By This Professor

The Rise of Rome

Trailer

The City on the Tiber

01: The City on the Tiber

Begin with a simple question: “How did Rome become so powerful?” This core theme will run through much of this course. Here, Professor Aldrete considers the role of the city’s geography and the republic’s unique political structure, both of which allowed Rome to flourish.

32 min
The Monarchy and the Etruscans

02: The Monarchy and the Etruscans

The rise of Rome begins with a monarchy, though much of the city’s early years are shrouded in mystery. Unpack some of the key myths, including the epic of Aeneas and the story of Romulus and Remus, to gain insight into the city’s founding. Then reflect on neighboring civilizations such as the Etruscans.

31 min
Roman Values and Heroes

03: Roman Values and Heroes

Tales and literature from early Rome give us only partial insight into factual history, but they give us great insight into Roman values—what the Romans themselves identified as qualities of ideal citizens. Examine how a few Roman heroes, like Mucius, Horatius, Lucretia, and others embody values of courage, resourcefulness, determination, and more.

30 min
The Early Republic and Rural Life

04: The Early Republic and Rural Life

Witness the transition from the monarchy to the republic—a new era of government that would carry the city through half a millennium. Wade through the mythology and propaganda, as well as Roman historical sources such as the author Livy, to reconstruct how the transition happened, and what the new republic looked like.

29 min
The Constitution of the Roman Republic

05: The Constitution of the Roman Republic

One of the most lasting facets of the Roman Republic is its constitution, which inspired America’s founding fathers, among others. Continue your exploration of the early republic with a look at its system of government and its different classes of people—citizens and noncitizens, patricians and plebeians, senators, soldiers, and more.

31 min
The Unification of the Italian Peninsula

06: The Unification of the Italian Peninsula

What distinguished Rome from neighboring city-states was the republic’s dogged persistence in matters of war. Watch as the Romans conquered neighboring territories to gain control of the entire Italian peninsula—and witness defeats against the Gauls to the north and the Greeks to the east. See how the Romans treated those it conquered.

30 min
Roman Religion: Sacrifice, Augury, and Magic

07: Roman Religion: Sacrifice, Augury, and Magic

Most of us are familiar with some of the gods in the Roman pantheon, which included the likes of Jupiter and Mars, but one of the most fascinating aspects of Roman religion was the way it integrated elements from other cultures. Survey Roman religion as well as its institutions and personages such as the Pontifex Maximus and the vestal virgins.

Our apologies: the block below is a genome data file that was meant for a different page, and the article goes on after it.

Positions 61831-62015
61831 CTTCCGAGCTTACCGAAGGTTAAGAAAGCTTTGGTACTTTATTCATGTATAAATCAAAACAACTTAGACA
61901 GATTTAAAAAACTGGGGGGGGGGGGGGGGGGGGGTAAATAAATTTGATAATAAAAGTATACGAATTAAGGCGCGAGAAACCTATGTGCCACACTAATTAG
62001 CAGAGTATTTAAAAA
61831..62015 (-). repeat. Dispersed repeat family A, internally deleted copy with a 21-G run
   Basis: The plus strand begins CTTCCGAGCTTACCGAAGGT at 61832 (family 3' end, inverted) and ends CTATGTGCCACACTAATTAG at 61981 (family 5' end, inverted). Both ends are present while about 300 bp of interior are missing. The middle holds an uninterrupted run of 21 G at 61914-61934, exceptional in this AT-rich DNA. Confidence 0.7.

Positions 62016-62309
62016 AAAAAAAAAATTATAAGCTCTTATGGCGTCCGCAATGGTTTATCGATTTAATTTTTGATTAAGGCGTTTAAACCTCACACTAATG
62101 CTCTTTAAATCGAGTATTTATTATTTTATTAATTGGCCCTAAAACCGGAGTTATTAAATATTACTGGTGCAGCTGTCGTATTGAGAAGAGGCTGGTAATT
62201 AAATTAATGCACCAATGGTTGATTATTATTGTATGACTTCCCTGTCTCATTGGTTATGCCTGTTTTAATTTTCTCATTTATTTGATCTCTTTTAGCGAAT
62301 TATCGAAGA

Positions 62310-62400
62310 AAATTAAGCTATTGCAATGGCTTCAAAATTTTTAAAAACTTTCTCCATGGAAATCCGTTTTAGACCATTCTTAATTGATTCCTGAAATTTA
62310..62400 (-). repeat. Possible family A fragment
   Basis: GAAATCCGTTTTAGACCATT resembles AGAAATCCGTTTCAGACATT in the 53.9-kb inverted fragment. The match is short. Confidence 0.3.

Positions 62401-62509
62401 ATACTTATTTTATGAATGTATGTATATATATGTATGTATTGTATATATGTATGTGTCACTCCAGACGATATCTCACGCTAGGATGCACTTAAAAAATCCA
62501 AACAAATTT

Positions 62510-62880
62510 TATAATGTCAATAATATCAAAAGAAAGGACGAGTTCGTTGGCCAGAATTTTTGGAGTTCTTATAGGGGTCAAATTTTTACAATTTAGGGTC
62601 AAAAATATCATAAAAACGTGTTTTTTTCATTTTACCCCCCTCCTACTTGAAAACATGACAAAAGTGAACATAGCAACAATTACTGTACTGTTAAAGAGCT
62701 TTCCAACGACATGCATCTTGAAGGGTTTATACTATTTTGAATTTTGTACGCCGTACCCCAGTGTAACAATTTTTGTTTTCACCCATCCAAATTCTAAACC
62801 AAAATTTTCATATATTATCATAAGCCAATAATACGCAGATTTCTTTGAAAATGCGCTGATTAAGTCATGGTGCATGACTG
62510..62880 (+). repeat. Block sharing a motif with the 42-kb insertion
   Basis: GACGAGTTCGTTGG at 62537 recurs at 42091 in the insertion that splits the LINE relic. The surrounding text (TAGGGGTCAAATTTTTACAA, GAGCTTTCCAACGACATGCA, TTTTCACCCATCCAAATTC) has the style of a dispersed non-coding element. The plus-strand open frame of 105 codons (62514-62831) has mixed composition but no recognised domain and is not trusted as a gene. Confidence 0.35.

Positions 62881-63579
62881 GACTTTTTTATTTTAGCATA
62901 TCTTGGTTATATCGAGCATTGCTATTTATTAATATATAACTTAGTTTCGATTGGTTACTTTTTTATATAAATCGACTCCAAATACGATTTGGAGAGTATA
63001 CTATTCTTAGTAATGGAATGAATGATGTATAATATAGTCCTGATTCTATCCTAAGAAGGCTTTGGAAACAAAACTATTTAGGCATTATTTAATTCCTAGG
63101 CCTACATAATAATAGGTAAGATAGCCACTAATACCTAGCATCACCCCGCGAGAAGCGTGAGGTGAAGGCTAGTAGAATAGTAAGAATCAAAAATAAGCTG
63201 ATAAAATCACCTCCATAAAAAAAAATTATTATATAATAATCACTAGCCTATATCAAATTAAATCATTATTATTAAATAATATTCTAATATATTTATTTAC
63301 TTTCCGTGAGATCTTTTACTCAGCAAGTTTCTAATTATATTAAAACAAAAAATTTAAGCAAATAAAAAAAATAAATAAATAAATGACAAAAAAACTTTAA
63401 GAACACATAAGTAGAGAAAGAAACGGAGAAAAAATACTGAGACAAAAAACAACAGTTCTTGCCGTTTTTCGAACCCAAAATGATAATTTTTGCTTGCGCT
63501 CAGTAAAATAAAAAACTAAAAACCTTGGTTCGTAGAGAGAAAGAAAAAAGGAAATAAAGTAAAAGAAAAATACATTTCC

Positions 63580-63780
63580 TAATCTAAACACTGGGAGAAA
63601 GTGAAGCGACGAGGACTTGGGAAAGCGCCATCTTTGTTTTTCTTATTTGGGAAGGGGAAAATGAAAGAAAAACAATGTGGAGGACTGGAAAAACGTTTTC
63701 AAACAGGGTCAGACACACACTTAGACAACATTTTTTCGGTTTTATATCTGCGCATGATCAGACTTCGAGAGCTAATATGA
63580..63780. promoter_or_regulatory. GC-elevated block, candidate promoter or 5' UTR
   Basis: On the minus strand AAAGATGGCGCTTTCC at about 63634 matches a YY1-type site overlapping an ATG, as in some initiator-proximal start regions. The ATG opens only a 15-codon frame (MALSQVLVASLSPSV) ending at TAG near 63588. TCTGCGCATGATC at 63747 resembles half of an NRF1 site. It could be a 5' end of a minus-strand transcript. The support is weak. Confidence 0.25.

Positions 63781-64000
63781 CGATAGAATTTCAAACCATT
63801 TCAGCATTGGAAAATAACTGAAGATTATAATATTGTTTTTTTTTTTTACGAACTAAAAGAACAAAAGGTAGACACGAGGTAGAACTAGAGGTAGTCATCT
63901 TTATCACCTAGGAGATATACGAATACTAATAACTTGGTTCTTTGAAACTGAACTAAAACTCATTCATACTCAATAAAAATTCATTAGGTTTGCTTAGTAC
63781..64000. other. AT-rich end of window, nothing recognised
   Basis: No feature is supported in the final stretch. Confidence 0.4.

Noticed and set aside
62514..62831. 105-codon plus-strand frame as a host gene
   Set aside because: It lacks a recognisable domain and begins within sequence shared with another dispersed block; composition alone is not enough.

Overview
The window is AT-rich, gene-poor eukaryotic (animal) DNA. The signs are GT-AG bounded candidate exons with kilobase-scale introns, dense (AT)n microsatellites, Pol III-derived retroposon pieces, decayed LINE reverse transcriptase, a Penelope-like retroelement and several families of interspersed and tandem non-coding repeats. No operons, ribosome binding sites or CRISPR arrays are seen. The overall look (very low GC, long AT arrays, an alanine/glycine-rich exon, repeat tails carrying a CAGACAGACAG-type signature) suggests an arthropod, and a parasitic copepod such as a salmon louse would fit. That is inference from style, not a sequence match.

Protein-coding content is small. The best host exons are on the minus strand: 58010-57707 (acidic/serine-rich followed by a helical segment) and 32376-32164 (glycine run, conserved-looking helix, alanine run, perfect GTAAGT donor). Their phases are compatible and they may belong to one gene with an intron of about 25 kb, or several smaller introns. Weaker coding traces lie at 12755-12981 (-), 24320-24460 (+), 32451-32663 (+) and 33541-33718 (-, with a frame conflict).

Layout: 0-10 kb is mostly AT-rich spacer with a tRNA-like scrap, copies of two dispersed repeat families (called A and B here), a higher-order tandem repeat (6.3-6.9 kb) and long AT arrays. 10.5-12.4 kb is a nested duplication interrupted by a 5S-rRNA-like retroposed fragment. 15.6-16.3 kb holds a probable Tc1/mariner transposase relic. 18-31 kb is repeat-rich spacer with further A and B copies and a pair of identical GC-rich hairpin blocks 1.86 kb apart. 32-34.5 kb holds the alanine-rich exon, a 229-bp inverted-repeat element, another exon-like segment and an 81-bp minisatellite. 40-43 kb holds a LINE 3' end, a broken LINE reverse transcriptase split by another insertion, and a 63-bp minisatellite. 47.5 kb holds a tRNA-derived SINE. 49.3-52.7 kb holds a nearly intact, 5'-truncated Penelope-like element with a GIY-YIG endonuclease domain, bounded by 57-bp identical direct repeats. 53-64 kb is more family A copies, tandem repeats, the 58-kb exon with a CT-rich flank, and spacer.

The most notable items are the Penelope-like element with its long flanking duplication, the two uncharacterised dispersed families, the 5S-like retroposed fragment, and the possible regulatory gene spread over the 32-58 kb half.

30 min
The First Punic War: A War at Sea

08: The First Punic War: A War at Sea

The First Punic War is the longest continuous war in Greek and Roman history. Here, delve into the third century B.C.E., when Carthage commanded sea travel throughout the Mediterranean and the Roman Republic was looking to advance beyond the Italian Peninsula. Trace the first war against Carthage.

31 min
The Second Punic War: Rome versus Hannibal

09: The Second Punic War: Rome versus Hannibal

Although the First Punic War was a major victory, the Second Punic War was, in Professor Aldrete’s words, “the crucible in which the Roman Empire was forged.” Encounter the brilliance of Hannibal, learn the strategy and impact of the infamous Battle of Cannae, and see how Roman leaders combatted and eventually defeated him.

30 min
Rome Conquers Greece

10: Rome Conquers Greece

Although the Romans had seen great military and political victory, they were still provincial in many ways until they conquered the Greeks. At that point, Greek civilization entered and began to influence the Romans in unexpected ways. But, as you’ll learn in this lecture, the Roman expansion beyond Italy may have been something of an accident.

32 min
The Consequences of Roman Imperialism

11: The Consequences of Roman Imperialism

Roman imperialism gave the republic great and far-flung territory, but it left many of its people wanting. Soldiers entered the military expecting riches and glory, only to come home penniless. Meanwhile, conquered people were far from happy. Review how the Romans administered their growing territory—and its effect on those in the home city.

32 min
Roman Slavery: Cruelty and Opportunity

12: Roman Slavery: Cruelty and Opportunity

Rome is one of only a few civilizations throughout history to be a true slave state. Here, learn where Roman slaves came from and find out about the nature of their servitude—including what daily life was like for many slaves. Then look at ways slaves could buy or earn freedom, and what life was like for freed slaves.

31 min
Roman Women and Marriage

13: Roman Women and Marriage

Because Rome was such a patriarchal society, we have few historical records from women’s points of view. Nevertheless, historians have been able to deduce much about what life was like for Roman women. Life varied greatly between rich and poor, but women throughout the society were expected to marry and live sheltered lives.